A lot or a little?
The parents' guide to what's in this movie.
What parents need to know
Parents need to know that Christian Mingle is an advertisement for commitment to born-again Christianity in the form of a story about a young woman seeking marriage. Dating self-absorbed guys has gone nowhere so she logs in with the online dating site of the title, meets a nice guy, and uses her advertising-agency wiles to pretend she is a believer. After a dark period of reassessment arrives, she becomes a Christian. Adults kiss, fully clothed.
- Parents say
- Kids say
What's the story?
CHRISTIAN MINGLE takes its catchy title from the online dating website that matches committed born-again Christians looking for love. Gwyneth (Lacey Chabert) is a 30-year-old marketing director who spends her work life sugar-coating less-than-perfect products and ideas and launches them into the world. She is the last of her friends to find a guy and doesn't want to "spend another Christmas under the mistletoe alone." The movie suggests that the men she dates are self-absorbed creeps. Desperate to find a guy to "stick a ring on" her finger, as she puts it, she signs onto the online dating website. The lies begin the minute she starts filling out the entry questionnaire. When she meets Paul (Jonathan Patrick Moore), a really nice guy, she studies "Christianity for Dummies" and the Bible as if cramming for a test. She can't let him know she doesn't have Jesus in her life. The chemistry is there but eventually he learns she's been lying and breaks it off. This sends her on a journey toward faith and belief.
Is it any good?
This movie features nice performances by Moore and Chabert. However, the movie suggests that the failure of a relationship that has hardly begun would push someone to quit her job, move to a poor Mexican village, and enter into a personal relationship with Jesus. All of that might be possible in real life, but the motivation for the main character to make such drastic life changes is simply not in evidence here. Director Corbin Bernsen, who wrote the script and plays a born-again bicycle repair man, oversimplifies this complex process far more than even a movie requires. John O'Hurley plays a baldness cure inventor, and the possibility that it doesn't work creates a crisis of conscience in Gwyneth. She's been assigned to market the stuff and she doesn't want to have to lie. This is farfetched. Why does no one ask if there are clinical trials to back up the product's claims?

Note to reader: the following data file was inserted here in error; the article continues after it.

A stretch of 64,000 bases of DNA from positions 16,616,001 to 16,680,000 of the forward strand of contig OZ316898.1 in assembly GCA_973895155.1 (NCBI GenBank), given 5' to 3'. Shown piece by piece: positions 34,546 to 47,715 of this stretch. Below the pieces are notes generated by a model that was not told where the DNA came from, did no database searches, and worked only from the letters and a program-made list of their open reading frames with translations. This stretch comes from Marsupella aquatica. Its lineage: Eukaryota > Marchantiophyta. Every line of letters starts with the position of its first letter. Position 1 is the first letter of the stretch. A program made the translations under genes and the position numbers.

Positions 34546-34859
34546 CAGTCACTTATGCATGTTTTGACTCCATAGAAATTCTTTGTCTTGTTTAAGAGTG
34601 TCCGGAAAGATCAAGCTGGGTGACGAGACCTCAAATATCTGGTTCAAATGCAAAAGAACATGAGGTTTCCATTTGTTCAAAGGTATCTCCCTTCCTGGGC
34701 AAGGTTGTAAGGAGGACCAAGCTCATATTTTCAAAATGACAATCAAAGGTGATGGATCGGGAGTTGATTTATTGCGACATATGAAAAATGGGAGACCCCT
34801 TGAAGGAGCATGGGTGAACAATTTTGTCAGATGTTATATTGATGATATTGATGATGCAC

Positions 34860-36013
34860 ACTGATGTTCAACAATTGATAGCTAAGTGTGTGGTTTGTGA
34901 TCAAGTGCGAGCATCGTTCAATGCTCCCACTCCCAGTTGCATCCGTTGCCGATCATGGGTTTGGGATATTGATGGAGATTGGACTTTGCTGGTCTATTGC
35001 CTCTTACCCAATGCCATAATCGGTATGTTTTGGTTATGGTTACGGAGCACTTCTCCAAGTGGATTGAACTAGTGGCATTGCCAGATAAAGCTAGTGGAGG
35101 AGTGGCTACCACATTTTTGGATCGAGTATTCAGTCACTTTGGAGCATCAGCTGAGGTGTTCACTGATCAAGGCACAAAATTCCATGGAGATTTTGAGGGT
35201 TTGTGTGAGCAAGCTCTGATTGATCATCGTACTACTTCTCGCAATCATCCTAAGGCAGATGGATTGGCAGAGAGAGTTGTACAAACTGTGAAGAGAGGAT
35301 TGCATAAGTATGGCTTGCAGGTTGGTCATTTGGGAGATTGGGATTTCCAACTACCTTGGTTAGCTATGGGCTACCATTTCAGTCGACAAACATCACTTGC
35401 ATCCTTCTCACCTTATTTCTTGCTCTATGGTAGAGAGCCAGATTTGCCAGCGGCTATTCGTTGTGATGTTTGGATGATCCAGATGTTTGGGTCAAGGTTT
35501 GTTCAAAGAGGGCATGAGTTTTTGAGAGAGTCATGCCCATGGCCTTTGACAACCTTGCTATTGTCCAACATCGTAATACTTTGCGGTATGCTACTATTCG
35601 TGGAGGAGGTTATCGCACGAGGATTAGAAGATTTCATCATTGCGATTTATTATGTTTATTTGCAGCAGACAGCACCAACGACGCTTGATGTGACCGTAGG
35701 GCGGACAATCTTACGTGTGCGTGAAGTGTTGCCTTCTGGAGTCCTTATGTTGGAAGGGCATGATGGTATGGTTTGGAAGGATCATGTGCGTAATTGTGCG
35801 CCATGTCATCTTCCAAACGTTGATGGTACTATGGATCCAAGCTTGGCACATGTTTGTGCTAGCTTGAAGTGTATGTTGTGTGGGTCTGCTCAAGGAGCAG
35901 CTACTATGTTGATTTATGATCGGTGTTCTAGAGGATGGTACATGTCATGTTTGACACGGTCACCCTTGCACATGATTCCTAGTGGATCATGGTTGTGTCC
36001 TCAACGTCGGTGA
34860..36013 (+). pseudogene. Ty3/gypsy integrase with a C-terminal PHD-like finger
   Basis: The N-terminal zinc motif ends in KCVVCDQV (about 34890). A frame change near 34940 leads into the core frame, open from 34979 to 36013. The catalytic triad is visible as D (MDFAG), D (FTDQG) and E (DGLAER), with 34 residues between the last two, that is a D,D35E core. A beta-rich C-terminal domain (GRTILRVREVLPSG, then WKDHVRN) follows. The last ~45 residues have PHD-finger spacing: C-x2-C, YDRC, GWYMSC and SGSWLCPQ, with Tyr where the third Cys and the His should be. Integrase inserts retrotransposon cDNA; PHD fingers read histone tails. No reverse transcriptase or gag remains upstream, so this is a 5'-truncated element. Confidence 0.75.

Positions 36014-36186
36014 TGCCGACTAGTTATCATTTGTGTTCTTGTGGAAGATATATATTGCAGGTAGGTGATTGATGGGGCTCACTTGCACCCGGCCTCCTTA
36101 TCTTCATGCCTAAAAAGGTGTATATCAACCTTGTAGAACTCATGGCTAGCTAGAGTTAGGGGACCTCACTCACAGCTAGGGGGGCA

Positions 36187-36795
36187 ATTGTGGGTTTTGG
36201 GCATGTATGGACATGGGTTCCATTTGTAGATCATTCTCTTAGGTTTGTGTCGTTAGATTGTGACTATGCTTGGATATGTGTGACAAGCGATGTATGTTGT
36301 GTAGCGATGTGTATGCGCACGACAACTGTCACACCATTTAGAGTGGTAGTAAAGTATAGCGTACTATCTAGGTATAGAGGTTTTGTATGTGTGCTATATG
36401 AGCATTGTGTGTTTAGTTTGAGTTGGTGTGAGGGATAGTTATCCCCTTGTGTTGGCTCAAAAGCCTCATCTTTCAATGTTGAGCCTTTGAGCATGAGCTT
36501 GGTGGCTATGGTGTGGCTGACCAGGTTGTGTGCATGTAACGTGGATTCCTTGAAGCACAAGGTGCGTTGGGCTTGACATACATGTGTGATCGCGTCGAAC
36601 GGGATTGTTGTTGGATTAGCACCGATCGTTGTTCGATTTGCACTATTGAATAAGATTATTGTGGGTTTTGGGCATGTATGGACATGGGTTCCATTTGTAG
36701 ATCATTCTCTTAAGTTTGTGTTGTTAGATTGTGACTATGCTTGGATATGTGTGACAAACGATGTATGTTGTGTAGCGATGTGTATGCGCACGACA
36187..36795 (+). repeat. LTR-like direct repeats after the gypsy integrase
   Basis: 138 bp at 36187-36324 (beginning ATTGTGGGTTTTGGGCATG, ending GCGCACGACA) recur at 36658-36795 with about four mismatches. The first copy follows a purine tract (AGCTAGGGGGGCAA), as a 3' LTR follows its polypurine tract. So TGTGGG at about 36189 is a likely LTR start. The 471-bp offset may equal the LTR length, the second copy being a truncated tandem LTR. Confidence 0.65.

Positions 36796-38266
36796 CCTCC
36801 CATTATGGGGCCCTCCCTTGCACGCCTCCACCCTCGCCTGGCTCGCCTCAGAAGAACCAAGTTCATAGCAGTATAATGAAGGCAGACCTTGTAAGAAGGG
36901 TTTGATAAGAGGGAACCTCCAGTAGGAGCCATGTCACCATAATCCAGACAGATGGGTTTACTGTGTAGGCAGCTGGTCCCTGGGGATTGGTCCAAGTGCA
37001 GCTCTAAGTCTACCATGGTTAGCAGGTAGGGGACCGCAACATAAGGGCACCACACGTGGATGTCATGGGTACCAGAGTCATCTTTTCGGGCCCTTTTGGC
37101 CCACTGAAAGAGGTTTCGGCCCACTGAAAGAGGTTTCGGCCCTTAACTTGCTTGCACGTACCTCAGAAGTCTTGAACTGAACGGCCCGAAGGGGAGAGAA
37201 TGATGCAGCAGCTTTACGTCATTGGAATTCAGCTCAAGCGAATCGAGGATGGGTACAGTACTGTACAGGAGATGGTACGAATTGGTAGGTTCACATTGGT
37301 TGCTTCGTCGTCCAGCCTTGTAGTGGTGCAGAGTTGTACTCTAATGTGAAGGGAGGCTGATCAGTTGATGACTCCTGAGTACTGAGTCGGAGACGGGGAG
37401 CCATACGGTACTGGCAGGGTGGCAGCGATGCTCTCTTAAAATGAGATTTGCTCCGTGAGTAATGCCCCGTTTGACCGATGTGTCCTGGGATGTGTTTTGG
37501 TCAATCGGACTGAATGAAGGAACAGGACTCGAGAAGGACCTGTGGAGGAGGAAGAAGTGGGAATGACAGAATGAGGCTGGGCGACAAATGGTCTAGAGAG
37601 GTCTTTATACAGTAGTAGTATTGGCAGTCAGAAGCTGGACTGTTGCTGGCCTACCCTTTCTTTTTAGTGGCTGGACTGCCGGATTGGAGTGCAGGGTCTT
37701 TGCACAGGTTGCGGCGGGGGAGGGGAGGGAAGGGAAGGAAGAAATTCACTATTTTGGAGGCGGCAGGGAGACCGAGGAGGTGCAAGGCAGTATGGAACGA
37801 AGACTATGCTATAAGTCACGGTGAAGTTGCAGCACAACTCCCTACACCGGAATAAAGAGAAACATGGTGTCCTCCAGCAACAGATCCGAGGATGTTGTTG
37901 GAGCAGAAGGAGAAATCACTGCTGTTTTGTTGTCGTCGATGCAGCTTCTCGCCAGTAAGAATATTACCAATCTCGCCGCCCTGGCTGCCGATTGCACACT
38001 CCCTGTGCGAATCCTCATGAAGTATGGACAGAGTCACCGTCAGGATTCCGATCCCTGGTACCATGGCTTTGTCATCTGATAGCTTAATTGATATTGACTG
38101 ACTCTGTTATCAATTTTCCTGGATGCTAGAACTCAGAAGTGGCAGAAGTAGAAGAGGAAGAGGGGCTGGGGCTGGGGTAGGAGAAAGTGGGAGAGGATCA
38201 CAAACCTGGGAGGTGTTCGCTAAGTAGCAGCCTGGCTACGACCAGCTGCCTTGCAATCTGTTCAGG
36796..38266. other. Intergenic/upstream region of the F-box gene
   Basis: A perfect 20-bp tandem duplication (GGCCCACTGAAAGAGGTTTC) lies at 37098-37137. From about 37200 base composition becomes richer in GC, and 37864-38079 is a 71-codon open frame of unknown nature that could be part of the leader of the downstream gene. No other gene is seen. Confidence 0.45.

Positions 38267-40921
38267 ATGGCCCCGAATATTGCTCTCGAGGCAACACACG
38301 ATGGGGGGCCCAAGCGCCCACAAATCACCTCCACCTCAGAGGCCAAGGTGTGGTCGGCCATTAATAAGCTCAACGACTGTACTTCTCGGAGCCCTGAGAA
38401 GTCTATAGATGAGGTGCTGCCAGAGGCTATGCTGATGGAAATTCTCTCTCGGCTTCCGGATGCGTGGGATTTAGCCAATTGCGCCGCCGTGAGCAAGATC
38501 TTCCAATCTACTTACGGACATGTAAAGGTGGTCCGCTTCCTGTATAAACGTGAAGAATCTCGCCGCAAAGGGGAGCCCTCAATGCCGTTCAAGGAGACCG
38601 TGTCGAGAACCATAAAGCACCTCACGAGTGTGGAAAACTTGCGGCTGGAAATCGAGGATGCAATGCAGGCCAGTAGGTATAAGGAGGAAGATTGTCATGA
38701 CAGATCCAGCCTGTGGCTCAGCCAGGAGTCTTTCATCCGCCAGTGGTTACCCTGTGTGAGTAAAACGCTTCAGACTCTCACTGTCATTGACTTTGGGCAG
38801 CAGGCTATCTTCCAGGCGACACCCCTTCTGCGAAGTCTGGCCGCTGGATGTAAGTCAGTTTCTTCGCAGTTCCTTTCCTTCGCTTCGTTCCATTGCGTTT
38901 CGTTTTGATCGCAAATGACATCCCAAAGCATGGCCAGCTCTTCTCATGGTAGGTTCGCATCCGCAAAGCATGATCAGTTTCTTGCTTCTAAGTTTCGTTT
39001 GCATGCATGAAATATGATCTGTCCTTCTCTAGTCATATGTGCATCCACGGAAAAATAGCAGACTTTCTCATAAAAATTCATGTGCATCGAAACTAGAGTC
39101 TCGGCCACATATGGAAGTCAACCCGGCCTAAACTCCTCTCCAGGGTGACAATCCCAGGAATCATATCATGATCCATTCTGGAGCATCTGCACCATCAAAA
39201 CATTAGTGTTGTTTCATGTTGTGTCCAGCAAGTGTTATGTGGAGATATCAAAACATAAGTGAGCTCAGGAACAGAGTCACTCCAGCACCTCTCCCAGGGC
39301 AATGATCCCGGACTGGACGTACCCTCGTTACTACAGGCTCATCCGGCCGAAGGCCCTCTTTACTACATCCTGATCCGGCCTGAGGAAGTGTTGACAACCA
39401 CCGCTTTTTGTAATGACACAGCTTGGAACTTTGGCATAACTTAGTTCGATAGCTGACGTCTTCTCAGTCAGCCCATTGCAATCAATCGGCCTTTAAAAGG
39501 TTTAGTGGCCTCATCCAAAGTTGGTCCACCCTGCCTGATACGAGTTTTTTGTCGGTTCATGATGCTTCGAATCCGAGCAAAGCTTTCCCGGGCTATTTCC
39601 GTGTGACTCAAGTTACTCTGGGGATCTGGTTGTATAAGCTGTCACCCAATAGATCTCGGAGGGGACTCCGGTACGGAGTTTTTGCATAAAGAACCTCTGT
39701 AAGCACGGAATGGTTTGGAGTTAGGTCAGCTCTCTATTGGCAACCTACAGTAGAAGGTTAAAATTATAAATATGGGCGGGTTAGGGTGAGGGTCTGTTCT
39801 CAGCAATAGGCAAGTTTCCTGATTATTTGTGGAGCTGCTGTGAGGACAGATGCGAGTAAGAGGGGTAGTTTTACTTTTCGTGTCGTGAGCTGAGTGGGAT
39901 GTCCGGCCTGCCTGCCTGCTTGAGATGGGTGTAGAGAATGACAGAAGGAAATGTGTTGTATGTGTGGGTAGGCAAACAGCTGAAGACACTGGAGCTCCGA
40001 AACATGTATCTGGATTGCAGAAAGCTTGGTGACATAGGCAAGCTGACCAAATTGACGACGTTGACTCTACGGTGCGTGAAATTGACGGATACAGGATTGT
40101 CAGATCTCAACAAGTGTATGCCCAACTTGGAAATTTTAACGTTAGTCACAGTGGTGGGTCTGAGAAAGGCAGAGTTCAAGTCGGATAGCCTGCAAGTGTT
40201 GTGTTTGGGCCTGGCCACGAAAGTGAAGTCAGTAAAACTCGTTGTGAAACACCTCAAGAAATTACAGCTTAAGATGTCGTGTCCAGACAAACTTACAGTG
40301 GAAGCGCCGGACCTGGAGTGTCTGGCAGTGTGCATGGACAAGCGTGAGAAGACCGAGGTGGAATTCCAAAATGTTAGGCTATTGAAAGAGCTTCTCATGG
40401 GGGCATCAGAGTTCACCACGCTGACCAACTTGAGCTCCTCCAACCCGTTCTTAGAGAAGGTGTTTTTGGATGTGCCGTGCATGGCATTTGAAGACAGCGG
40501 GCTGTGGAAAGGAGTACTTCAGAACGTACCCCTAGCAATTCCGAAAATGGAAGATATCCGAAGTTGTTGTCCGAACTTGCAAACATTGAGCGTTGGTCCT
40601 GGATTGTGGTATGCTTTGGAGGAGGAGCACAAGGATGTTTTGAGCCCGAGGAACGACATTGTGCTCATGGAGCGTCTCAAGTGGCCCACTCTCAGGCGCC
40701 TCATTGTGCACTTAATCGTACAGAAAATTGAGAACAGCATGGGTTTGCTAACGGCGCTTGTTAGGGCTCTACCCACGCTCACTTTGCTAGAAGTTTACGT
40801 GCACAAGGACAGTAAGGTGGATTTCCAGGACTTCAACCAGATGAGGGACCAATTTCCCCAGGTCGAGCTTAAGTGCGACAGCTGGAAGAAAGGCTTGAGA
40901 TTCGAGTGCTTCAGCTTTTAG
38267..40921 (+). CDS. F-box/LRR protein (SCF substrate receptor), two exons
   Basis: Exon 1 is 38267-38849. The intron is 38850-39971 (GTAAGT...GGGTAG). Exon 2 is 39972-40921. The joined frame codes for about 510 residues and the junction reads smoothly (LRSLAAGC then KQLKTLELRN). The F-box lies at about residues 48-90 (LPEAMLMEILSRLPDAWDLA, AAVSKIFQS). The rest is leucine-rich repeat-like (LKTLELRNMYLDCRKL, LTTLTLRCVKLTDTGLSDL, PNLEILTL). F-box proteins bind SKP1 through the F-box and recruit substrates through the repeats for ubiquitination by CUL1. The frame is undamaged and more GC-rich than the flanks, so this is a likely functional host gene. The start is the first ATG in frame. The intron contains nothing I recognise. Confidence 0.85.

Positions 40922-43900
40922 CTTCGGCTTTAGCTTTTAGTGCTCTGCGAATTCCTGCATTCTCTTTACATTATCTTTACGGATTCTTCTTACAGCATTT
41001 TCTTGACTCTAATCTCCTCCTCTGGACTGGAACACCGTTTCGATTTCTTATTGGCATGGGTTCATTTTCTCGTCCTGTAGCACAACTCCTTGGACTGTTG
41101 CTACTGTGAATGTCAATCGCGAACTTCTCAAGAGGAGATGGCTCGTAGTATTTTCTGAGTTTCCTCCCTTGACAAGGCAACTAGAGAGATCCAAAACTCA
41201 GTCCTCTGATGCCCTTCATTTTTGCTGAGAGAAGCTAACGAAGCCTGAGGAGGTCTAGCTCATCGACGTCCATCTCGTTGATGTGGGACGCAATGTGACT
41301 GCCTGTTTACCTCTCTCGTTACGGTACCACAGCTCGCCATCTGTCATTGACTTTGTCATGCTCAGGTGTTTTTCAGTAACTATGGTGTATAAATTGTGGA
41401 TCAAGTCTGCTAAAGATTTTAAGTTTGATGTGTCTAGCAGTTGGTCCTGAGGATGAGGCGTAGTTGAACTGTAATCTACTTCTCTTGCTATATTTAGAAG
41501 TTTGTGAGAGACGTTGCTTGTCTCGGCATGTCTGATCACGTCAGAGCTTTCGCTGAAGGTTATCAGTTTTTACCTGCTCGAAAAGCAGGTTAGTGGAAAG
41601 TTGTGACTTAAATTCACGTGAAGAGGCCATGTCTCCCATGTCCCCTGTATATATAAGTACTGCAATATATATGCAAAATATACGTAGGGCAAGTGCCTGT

Oddly, most followers of Jesus tout the claim that God loves everyone, which is a policy of religious inclusiveness, but this plot hangs on the exclusionary position born-again parents take when they fear their son is being wooed by a non-believer. It's possible that the movie was made with the intention of attracting a mainstream audience, but it's not a stretch to guess that only the already faithful will be interested.
Talk to your kids about ...
Families can talk about what it means to be religious. Christian Mingle makes the distinction between those who are born Christian, baptized, and Sunday school-educated, and those who believe they have a personal relationship with Jesus. Is it possible to be religious in more than one way?
The movie makes a comparison between telling lies in one's life with working for an advertising agency, where much of the work requires making claims that might not be entirely true. Do you think there are situations in which advertising can be a force for good? Can you think of examples?
Can non-religious families enjoy faith-based movies? Why or why not?
For kids who love faith-based movies
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Common Sense Media's unbiased ratings are created by expert reviewers and aren't influenced by the product's creators or by any of our funders, affiliates, or partners.